PlayStation TV to hit US in October


SAN FRANCISCO: PlayStation TV home entertainment system is set to hit North America on October 14 as Sony seeks to improve its financial footing with games, films and music.

The small, stand-alone PS TV box will be priced at $99 in the United States and 99 euros in Europe, where it will debut a month later.

A bundle containing a wireless video-game style controller, a memory card and a “LEGO: The Movie” video game from Warner Brothers Interactive Entertainment will sell for $140.

Sony Computer Entertainment America Vice President of Marketing John Koller said in a blog post that 700 games will be available at launch in the US and Canada.

Titles will include offerings from hit franchises such as Killzone, Metal Gear Solid, God of War, Borderlands and Final Fantasy, according to Koller.

“Our library will continue to expand, with other fan favorites like Minecraft and more,” Koller said.

“We’re proud to bring such a broad array of content from multiple PlayStation platforms to PS TV.”

PS TV is designed as a platform for games, films, television shows, music and even original programming streamed from the Internet or PlayStation consoles.

The first PS TV original series, titled “Powers,” is based on a graphic novel of the same name.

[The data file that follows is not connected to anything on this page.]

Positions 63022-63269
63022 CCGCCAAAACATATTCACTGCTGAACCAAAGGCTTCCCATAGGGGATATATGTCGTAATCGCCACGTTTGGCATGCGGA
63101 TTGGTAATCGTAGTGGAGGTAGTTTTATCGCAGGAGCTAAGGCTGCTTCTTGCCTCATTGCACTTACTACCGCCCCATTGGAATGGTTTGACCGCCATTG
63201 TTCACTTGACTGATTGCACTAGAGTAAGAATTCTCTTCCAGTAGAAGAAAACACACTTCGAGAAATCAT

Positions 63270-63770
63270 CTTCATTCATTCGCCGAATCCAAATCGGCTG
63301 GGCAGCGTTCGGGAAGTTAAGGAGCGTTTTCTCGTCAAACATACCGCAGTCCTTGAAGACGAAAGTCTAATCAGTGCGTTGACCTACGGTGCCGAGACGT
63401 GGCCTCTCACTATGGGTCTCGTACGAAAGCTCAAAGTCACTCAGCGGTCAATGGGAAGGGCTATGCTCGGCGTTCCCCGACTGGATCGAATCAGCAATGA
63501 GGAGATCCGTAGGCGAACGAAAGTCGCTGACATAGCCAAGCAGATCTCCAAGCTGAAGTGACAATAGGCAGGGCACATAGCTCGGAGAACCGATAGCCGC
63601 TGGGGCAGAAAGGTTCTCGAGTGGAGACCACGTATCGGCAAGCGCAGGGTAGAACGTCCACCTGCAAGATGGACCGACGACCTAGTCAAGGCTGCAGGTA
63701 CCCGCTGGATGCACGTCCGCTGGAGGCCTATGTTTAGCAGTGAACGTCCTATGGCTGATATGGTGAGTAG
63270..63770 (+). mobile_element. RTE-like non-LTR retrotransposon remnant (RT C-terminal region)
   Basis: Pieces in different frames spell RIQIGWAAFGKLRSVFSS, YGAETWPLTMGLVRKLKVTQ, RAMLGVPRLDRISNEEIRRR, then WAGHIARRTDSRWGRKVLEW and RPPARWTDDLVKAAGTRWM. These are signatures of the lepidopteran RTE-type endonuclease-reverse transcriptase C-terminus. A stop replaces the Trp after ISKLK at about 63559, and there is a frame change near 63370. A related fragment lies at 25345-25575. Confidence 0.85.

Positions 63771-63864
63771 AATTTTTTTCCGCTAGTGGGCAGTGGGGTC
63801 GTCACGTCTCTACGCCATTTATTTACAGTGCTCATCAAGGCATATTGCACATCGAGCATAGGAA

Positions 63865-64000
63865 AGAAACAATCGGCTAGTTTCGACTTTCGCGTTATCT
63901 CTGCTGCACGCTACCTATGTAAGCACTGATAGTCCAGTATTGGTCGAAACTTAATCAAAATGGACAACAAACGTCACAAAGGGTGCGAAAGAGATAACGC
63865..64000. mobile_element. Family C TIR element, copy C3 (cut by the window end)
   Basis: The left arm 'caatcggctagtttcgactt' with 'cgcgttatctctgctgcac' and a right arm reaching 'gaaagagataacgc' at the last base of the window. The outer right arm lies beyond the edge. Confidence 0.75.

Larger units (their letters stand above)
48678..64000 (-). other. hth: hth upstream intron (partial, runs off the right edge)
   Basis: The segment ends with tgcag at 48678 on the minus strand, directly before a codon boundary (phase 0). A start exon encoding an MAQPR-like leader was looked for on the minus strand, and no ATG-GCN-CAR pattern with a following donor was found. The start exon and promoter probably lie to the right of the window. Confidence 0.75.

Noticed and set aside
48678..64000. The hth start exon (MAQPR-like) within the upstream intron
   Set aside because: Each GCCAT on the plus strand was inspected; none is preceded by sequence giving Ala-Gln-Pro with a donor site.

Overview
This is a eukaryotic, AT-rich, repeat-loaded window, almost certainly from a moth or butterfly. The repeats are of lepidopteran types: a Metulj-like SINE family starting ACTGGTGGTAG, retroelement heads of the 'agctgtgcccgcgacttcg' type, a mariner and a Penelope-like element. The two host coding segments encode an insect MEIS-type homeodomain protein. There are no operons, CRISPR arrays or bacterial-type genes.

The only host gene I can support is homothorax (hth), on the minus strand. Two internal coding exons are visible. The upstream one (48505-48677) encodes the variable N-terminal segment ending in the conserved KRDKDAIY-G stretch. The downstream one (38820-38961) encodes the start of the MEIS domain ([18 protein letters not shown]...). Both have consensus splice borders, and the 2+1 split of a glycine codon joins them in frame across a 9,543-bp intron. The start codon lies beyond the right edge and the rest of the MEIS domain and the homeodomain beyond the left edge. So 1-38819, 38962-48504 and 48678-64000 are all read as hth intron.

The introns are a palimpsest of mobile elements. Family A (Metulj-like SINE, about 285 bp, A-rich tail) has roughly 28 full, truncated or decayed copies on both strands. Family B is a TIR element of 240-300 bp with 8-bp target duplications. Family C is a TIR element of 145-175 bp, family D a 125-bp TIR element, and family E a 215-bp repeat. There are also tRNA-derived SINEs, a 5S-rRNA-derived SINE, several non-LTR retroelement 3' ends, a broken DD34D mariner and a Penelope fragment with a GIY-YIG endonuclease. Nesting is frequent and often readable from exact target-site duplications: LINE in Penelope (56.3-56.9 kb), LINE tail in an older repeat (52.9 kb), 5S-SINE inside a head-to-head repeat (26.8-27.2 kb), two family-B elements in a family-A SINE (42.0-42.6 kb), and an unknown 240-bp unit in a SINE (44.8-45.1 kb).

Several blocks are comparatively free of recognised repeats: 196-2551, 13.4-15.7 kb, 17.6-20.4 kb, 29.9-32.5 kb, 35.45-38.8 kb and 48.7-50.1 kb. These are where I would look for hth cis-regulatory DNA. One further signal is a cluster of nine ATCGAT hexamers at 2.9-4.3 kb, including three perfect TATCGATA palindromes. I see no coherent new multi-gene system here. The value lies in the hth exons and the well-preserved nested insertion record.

The story revolves around two homicide detectives who specialize in investigating suspicious deaths of people with superpowers.

“If a super hero falls dead from the sky or a notorious super villain is found dead in a gutter, that is their case,” writer Brian Michael Bendis said at a major E3 video game show in June.

“It is also about what a world with superheroes might really look like; how it would affect our culture.”

PS TV will synch with a Sony online store for digital content.

The system has proven popular since it was released in Japan and other parts of Asia in November as PlayStation Vita TV.

PlayStation has been a bright spot for Japanese entertainment and consumer electronics colossus Sony, which earlier this month warned of a $2.14 billion annual loss linked to its struggling mobile phone unit.

Sony has issued a string of downward earnings revisions over the past two years.

Sony chief executive Kaz Hirai, who took over in 2012, said Sony would continue to focus on the more profitable areas of its vast business, which ranges from televisions and portable music to movies and insurance.



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